How can we ensure peer mentorship experiences go well?
Planning Design Sprints, Design Research, Prototyping, Planning and Performing User Testing, Iterating
Peer mentors often feel they lack the experience to provide helpful suggestions. To reassure them, we created a question guide and problem map highlighting common issues design teams face. These ideas are currently being tested at the DFA Northwestern studio.
A future iteration of these tools was tested during Summer Studio 2017. It resulted in teams completing 30% more user tests.
Tool #1: Resource Map
Peer mentors often feel insecure about their legitimacy as a mentor. First-time mentors in particular often think they don't know enough about design thinking, causing them to doubt their ability to mentor their teams well.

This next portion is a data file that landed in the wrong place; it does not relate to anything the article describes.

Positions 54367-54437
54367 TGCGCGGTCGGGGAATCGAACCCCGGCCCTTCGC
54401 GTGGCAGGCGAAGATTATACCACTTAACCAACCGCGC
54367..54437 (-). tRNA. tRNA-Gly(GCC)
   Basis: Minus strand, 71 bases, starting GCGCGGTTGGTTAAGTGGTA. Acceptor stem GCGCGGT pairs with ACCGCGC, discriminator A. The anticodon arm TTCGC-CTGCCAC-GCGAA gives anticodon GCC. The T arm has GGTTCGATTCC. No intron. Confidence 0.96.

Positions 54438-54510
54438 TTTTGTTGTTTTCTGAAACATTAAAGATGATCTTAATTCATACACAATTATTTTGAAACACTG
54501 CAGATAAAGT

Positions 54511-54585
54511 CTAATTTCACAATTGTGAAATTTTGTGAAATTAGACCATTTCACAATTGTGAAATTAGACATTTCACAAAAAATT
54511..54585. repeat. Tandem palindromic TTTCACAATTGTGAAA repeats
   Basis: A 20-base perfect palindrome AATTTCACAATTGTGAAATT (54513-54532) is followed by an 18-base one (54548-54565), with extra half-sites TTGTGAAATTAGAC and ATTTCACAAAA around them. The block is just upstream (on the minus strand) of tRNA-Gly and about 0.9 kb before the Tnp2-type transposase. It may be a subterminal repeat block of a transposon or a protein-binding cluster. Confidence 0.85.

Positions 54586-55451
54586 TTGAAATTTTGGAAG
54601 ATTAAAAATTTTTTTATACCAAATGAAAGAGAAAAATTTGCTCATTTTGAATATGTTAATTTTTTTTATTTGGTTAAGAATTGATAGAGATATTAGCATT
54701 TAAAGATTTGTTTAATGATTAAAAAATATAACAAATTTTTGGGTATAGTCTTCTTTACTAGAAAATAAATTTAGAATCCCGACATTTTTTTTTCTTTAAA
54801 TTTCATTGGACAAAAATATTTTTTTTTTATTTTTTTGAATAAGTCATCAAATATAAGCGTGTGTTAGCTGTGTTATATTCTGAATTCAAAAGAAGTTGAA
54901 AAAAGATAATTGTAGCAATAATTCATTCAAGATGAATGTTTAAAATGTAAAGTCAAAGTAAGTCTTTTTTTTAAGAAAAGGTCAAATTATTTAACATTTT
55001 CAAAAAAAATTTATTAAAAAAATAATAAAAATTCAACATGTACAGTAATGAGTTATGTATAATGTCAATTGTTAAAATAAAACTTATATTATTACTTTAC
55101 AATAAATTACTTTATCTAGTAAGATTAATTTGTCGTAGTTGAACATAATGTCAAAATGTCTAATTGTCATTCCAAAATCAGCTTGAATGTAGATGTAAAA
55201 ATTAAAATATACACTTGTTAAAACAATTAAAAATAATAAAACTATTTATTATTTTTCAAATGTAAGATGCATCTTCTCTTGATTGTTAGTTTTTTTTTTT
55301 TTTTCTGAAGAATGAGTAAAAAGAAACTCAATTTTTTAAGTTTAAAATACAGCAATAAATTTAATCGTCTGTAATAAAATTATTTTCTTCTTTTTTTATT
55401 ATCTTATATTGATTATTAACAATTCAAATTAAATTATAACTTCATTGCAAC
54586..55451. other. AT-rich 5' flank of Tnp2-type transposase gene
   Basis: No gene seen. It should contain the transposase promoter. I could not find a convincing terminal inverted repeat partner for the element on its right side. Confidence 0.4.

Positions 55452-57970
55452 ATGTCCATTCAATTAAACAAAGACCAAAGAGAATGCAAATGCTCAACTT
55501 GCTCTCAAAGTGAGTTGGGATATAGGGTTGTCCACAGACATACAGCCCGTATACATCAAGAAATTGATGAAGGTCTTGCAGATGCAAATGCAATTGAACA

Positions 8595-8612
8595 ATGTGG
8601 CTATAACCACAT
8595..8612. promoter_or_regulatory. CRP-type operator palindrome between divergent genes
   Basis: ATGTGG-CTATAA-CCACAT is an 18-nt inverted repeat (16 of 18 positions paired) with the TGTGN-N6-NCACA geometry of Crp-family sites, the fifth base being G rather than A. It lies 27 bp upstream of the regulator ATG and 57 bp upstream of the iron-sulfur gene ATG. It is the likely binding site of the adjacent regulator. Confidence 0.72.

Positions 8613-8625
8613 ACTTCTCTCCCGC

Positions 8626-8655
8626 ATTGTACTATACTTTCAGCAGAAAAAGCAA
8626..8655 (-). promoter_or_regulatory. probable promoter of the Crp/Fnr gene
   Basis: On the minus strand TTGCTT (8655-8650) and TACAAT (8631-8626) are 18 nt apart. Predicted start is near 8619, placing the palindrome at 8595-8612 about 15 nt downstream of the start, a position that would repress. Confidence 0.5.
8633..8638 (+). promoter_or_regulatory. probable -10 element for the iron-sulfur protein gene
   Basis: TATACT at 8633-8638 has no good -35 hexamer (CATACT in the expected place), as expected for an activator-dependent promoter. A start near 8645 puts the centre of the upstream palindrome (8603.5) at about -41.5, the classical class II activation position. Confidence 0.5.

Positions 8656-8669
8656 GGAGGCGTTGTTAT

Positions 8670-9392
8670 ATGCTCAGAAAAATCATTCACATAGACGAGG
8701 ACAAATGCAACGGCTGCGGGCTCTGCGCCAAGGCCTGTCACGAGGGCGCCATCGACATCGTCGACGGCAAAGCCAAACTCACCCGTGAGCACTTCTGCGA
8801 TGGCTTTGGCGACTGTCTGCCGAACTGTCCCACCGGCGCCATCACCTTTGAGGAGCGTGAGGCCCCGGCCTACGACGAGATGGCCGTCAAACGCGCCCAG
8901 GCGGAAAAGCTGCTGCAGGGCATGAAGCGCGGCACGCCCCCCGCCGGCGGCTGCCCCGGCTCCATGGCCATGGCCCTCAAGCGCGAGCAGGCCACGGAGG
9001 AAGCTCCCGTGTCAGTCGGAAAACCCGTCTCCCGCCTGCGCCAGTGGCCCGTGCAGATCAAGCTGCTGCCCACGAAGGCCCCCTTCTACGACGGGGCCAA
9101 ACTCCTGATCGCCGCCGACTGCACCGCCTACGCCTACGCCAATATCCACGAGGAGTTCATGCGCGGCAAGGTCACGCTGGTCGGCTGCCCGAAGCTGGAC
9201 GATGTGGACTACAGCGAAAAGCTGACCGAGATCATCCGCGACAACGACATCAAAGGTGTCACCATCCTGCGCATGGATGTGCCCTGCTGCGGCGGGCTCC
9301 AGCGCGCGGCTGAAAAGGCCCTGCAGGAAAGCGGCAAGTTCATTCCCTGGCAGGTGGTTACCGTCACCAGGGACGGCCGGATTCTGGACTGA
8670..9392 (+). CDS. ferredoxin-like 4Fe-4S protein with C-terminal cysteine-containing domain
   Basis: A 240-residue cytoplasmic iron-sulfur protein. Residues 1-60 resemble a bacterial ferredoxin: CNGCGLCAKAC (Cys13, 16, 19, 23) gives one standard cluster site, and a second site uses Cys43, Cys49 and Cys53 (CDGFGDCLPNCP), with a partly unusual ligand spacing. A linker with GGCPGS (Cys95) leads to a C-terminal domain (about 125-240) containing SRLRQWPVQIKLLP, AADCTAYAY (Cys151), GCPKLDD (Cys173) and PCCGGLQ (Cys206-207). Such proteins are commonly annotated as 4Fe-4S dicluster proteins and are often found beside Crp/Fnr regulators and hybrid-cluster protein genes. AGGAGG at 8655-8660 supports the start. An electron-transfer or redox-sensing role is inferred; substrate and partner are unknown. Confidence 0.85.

To ensure mentors can provide guidance confidently, my partner and I created a resource map listing common obstacles team face and suggested solutions. Throughout our sprints, we tested both the content and the flow of our map. We tested by having teams fill out forms we created, asking peer mentors to diagnosis scenarios we created with our prototypes, and various A/B tests. Click to see a larger version of this image.
Tool #2: Team Check In Guide
In order for mentors to properly diagnose what issues teams are having, they need to be informed on the team's progress. We created a check in guide to assist mentors in getting the information they need to support a team.